Commitments of Faith: Time and Talents

Commitments of Faith:  Time and Talents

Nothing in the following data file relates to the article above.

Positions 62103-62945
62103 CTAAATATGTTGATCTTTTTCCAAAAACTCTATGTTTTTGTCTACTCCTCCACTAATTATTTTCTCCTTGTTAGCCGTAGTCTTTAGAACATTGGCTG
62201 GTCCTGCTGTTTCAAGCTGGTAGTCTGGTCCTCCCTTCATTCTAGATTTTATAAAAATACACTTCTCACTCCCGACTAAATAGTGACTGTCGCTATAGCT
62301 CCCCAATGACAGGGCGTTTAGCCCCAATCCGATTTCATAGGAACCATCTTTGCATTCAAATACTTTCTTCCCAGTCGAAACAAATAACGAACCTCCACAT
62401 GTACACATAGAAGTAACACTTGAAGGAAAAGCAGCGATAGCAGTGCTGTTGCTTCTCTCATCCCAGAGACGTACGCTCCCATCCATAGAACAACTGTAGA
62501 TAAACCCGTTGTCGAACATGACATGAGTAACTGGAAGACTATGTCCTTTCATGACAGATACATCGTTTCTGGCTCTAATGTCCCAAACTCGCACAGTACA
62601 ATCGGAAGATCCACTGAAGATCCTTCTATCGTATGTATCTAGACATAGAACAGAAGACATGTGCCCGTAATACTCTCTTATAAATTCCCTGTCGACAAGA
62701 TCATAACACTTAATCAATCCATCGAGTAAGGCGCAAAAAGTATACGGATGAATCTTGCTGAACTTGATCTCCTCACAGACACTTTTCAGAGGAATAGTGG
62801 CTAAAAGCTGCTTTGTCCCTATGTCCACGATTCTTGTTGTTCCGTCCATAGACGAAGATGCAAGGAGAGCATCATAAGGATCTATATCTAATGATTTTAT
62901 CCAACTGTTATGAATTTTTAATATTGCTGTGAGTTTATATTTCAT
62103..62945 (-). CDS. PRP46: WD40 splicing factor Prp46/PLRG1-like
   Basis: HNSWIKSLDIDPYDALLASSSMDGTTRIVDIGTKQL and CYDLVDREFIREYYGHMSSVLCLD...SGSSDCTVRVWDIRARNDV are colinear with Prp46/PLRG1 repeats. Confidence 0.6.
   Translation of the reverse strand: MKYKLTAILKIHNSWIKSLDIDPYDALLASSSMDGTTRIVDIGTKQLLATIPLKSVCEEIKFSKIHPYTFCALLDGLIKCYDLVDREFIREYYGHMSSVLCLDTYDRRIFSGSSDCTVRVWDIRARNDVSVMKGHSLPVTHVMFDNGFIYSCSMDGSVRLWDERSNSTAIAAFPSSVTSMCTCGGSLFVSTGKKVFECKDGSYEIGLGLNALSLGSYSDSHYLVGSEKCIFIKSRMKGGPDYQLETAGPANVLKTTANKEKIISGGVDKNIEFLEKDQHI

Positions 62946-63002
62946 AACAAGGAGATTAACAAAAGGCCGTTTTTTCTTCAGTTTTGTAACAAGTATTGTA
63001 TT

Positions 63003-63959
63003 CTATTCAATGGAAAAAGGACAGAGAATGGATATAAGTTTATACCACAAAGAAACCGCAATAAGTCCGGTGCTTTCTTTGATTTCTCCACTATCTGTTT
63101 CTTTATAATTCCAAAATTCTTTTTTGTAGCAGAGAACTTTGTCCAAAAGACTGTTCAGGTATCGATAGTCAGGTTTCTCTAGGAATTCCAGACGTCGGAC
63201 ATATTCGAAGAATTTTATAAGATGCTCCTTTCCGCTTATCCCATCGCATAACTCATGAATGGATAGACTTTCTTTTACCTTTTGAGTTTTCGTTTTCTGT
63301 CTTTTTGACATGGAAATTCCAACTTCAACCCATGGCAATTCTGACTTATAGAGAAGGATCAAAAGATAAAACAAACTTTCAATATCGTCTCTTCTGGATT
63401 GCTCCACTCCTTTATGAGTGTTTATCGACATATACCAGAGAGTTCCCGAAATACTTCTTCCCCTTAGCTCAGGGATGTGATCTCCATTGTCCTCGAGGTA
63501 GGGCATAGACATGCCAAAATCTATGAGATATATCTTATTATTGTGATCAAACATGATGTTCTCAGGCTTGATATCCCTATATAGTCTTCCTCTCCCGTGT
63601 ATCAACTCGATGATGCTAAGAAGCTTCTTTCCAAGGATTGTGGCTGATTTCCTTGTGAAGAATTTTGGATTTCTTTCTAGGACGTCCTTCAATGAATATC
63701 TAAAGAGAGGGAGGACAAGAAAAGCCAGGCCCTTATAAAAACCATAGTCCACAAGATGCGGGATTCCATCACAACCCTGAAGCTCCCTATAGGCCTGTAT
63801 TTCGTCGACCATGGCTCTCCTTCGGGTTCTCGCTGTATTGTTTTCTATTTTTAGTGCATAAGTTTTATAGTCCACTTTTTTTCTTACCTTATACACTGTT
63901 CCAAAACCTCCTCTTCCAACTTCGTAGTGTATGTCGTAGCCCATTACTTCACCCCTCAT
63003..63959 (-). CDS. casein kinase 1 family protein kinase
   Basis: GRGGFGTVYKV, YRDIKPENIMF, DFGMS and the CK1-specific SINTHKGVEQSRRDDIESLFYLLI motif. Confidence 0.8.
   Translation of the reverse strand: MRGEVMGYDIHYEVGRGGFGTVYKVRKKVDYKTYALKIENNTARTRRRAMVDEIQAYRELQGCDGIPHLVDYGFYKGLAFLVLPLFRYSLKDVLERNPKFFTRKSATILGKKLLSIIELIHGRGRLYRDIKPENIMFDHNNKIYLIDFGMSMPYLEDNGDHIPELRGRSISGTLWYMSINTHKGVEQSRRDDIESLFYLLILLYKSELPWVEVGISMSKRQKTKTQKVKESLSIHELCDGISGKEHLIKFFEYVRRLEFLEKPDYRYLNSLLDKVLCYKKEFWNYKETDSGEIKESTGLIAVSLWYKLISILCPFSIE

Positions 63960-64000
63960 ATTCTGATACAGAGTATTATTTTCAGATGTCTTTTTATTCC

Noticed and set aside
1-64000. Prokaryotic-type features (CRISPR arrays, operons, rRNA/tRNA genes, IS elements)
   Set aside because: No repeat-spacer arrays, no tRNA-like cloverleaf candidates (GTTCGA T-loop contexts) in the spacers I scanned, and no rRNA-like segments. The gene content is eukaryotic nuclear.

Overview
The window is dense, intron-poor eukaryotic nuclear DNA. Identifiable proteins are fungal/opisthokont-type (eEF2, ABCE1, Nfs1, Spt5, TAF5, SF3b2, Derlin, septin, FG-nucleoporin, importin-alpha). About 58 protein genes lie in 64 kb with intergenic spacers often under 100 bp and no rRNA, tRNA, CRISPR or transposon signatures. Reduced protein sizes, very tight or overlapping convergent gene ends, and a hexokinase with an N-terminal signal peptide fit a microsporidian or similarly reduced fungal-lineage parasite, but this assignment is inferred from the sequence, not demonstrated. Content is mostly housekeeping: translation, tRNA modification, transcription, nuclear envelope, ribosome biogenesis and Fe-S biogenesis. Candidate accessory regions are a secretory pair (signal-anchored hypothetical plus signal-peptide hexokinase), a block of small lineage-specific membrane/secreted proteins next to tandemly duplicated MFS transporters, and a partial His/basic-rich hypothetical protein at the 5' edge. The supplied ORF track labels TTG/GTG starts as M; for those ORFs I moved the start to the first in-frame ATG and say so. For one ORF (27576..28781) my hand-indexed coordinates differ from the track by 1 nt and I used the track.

Recently I have been helping people with writing their CVs.  When it comes to work experience or qualifications we are good at putting them on paper.  These are quantifiable and understandable.  The hardest question to answer though is what are they good at or interested in, whether it is the family or the person writing the CV.  How do we define what our talents are?  For some people there can be fairly straightforward answers – perhaps Audrey would put down music for example.  Ask the BBs etc what they would put down on their CV that they are good at…football, sports, playing the X-box. God gave all of us gifts to use.  Whether it is being a good baker or a financial whizz kid or understanding the latest technology – these are all gifts from God.  Maybe you are good at listening or making time for others.  Maybe you can’t walk past a pile of dirty dishes without having to do them or perhaps you can iron a straight line in a pair of trousers.  Yet for our gifts or talents to blossom and grow we need to use them. When I first came to Forth I was learning sign language through in Edinburgh.  I completed the first model and even have a certificate in it as I passed my first exam.  There is no way now though that I could pass that exam because sadly I have forgotten most of what I learnt.  Nor can I converse in German though I can still tell you to close the door in gaelic – dun an doris or that I am tired – Hami ski.  I pick up language easily but I forget it just as easily. Gifts or talents that are not used are worthless.  They either gather dust or fade away to nothing.  Yet God promises that each of us have something special to contribute to the Christian family.  And when we put these gifts or talents together we can achieve so much more than we think possible.  The strange thing is we often use these gifts and talents in our work places, our schools, even in our community to benefit ourselves but when it comes to church life we become very shy about them.  We place the burden of gifts on the minister and perhaps a small group of people and leave them to do the hard work of us all.  Is that fair?  The National Church talks about the ministry of whole people of God – not just one or two individuals.  In reality the Church historically has a lot to answer for in that regard.  Often we have placed the burden of gifts on the minister or priest and demanded high expectations of any who would dare come close to that hallowed position.  Now in times of financial crisis the Church is back to seriously talking about the whole people of God – of elders sharing the burdens of church leadership spiritually as well as care for property, finance and pastoral care.  Let’s have a wee think about the story we heard presented today.  What lessons can we learn from it?  It is from Matthew 20:1-16 on page 1127.